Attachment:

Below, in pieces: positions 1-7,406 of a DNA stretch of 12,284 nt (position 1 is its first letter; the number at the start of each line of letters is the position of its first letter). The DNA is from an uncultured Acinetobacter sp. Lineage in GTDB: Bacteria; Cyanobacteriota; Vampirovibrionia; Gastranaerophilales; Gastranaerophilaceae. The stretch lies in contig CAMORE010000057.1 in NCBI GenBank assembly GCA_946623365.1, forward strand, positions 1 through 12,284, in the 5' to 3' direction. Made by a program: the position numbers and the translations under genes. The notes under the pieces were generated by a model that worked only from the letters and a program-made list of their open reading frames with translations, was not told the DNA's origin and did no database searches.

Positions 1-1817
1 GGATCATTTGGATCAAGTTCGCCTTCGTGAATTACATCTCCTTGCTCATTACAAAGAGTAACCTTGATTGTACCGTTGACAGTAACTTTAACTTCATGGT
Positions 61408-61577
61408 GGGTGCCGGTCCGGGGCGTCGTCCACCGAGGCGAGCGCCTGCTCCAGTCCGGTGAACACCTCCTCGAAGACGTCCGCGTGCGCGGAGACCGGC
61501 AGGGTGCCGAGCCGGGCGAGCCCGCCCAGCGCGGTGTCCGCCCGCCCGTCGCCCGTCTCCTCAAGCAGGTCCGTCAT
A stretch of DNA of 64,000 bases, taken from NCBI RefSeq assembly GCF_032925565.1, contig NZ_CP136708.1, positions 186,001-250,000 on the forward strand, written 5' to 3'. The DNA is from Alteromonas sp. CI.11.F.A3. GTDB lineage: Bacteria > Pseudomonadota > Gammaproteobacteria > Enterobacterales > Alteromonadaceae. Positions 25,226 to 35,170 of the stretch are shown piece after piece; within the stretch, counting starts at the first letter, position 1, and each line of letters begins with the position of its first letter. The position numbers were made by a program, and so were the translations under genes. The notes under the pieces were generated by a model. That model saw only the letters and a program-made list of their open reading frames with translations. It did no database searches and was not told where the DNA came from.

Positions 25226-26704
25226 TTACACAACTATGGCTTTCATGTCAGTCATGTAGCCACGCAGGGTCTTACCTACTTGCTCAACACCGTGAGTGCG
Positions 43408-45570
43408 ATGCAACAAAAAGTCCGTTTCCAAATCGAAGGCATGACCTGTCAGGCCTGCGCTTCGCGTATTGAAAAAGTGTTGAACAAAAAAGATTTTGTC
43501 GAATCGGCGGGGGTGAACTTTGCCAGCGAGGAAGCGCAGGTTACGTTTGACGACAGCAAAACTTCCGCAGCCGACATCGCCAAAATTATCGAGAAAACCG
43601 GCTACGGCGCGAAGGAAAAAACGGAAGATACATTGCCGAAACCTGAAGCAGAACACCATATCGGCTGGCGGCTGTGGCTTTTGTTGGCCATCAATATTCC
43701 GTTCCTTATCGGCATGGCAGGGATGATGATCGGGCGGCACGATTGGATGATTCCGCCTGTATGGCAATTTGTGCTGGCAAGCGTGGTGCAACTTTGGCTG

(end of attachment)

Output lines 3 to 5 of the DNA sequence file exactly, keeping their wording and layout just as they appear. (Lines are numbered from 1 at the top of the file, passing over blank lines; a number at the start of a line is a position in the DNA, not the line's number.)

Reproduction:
1 GGATCATTTGGATCAAGTTCGCCTTCGTGAATTACATCTCCTTGCTCATTACAAAGAGTAACCTTGATTGTACCGTTGACAGTAACTTTAACTTCATGGT
Positions 61408-61577
61408 GGGTGCCGGTCCGGGGCGTCGTCCACCGAGGCGAGCGCCTGCTCCAGTCCGGTGAACACCTCCTCGAAGACGTCCGCGTGCGCGGAGACCGGC